If you love a chill running down your spine as you read a good horror story, you can't do any better than "The Lottery," by Shirley Jackson. This short story shocked and outraged readers when it was first published in The New Yorker in 1948. Anthologies that have included the short story have been banned or challenged in schools and libraries many times in the past half century or more, and so it is a natural to include in my recommended reading list for ALA Banned Books Week.
One comment about our book trailer. It says the date for the village's lottery was July 27. It was actually June 27 in the short story. Well, close enough for horseshoes and stones.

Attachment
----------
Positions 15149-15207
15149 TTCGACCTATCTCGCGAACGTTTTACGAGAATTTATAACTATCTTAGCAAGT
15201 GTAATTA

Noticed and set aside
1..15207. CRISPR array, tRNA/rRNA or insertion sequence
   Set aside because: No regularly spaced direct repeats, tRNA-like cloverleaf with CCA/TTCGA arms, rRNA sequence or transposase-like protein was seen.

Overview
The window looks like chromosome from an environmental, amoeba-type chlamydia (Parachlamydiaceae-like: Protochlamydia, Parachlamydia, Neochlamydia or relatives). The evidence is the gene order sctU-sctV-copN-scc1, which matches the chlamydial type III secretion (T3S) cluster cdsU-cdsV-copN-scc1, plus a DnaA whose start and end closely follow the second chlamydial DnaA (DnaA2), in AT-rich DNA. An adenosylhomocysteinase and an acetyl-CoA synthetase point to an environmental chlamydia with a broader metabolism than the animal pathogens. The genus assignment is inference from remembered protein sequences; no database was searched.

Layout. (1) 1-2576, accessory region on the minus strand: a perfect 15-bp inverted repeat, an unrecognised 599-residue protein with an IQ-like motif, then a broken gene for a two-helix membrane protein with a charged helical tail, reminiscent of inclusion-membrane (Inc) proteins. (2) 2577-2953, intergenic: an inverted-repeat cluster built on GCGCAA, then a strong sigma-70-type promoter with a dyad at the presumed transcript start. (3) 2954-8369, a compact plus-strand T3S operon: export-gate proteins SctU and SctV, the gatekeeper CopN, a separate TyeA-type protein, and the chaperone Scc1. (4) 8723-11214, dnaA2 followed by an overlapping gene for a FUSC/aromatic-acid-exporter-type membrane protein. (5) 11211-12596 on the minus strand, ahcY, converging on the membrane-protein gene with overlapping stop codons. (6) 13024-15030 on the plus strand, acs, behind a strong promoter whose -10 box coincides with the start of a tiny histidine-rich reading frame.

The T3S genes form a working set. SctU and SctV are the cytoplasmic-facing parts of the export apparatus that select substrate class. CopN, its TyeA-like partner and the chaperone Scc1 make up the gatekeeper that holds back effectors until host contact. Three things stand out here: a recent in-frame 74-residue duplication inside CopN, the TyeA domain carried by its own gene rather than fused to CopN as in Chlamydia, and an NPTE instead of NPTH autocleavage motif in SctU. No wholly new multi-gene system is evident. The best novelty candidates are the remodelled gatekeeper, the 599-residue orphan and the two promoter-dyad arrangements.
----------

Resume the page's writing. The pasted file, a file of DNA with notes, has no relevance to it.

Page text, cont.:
P.S. Procol Harum released "Something Following Me" on the band's debut, self-titled album (1967). There's a creepy feel to the lyrics as the character singing is facing mortality. More strange and possibly sinister is "She Wandered Through the Garden Fence," which may have influenced Paul McCartney's "She Came In Through the Bathroom Window" on the Beatles album, Abbey Road (1969). There was much more to Procol Harum than just the group's megahit, "A Whiter Shade of Pale" (1967).